Over 2,000 years later, we are a part of that history of goodness of God’s salvation. 2,000 years Jesus continues to work miracles in our day and age. One of the most amazing of which is the one that too many of us Catholics take for granted and treat as ordinary which we’re here for right now. That from this altar, the bread and wine becomes Jesus’ very body and blood. That Jesus becomes as real and present in that host in that chalice as he was when he walked in Galilee those centuries ago. He says you and I are that loved, that special to Him, that important to Him – He wants to be that close to us… He wants to nourish our faith so much that He tells us to take and eat His body and blood. Why – so that we will let Him live within us… That we will desire to become more like Him and trust and know that He wants this miracle to multiply many times over in our own lives. So that we will not live in fear despite whatever it is we’re going through or facing but rather go forth in confident faith let Him work wonders in and through our lives and our witness.
I’ve known that truth in my very life. I’ve experienced legitimate miracles. Back in my senior year of High School when I had a car accident and a friend of mine almost died, and in many ways was expected to die – in my panic, my shock, somehow I knew deep within that Jesus was with me – and that somehow all would be well. I didn’t know how, or what shape that would take… It wasn’t like the next day I went to the hospital and it was okay -but over the months and years that followed, praise God, my friend was restored, she was healed… I so desperately wanted to do something to fix everything, especially since I was the one driving – the accident was my fault. But I couldn’t. I couldn’t do anything but trust in God. All I could do was pray, hope and trust as I said “thy will be done.” It seemed small and insignificant. Kind of like a mustard seed. But in hindsight I can see that was more than enough: He never abandoned me – He restored my friend… He worked miracles.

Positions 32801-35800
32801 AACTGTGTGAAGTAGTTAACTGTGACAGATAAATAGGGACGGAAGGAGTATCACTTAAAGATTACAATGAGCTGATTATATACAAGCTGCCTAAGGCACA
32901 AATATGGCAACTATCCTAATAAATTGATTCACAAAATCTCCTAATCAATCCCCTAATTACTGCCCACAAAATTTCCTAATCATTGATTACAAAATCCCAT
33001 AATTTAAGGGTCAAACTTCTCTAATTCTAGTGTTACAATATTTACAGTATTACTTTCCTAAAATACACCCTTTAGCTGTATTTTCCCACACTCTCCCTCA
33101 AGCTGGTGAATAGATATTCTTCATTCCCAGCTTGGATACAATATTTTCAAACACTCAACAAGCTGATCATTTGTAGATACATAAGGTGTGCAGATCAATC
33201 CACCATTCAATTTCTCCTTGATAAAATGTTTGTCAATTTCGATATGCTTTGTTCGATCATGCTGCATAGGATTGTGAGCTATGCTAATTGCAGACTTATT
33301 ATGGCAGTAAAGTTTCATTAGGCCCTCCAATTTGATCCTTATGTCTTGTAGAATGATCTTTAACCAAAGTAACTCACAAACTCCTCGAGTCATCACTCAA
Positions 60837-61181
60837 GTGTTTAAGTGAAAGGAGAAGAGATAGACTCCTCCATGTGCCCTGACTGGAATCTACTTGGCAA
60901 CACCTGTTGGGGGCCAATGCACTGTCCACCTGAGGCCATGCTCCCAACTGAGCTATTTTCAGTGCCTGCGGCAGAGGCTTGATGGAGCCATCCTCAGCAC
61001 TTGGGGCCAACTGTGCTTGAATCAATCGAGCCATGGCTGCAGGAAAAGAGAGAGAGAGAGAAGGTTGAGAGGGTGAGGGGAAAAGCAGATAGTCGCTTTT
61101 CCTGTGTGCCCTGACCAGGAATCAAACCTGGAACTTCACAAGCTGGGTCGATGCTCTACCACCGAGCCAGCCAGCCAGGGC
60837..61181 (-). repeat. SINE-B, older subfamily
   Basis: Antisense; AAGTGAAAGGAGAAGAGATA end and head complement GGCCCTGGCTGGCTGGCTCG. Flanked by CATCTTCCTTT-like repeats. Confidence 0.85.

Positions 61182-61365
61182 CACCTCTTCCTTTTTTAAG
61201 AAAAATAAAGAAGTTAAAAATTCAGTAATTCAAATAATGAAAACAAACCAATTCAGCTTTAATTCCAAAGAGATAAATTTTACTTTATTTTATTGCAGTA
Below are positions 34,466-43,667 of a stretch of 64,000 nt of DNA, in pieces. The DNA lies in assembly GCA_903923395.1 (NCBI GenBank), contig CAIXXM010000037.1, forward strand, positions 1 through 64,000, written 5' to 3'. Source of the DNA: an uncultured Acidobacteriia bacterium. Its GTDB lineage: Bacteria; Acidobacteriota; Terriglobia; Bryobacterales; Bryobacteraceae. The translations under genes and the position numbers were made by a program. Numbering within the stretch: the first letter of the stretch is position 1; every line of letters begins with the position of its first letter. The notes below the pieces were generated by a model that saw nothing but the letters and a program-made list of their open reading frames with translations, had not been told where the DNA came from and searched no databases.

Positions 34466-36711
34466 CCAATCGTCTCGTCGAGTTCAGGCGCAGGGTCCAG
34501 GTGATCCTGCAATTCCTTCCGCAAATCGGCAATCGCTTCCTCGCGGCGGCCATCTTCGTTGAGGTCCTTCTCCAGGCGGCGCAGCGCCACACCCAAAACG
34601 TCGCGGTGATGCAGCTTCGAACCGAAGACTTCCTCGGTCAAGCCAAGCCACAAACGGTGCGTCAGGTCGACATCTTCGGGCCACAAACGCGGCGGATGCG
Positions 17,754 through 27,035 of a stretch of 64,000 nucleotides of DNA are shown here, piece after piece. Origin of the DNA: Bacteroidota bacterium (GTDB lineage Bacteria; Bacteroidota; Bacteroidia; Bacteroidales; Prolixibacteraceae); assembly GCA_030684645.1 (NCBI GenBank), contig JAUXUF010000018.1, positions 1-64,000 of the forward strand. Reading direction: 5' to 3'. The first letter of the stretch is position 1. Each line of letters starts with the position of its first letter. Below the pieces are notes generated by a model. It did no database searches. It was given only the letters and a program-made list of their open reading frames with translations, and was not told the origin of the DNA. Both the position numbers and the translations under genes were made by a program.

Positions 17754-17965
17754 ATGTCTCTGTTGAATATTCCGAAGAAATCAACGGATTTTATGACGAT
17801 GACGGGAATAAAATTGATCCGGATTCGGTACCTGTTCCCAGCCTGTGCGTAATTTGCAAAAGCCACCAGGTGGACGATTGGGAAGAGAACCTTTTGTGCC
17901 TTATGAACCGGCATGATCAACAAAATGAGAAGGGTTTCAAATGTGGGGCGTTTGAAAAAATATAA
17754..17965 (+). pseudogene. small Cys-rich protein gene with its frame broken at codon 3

He still wants to. But we have to stop looking all around, looking elsewhere for answers… We have to stop hedging our bets or rather hedging our prayers and ask big, ask bold prayers for Jesus to do what he wants to do for you and me… As we worship Him, as we receive His Body and Blood and He comes into that innermost core of ourselves – He wants to answer our big our bold prayers. More than moving Mulberry Trees – He wants to move, change and transform us into becoming His most faithful of followers.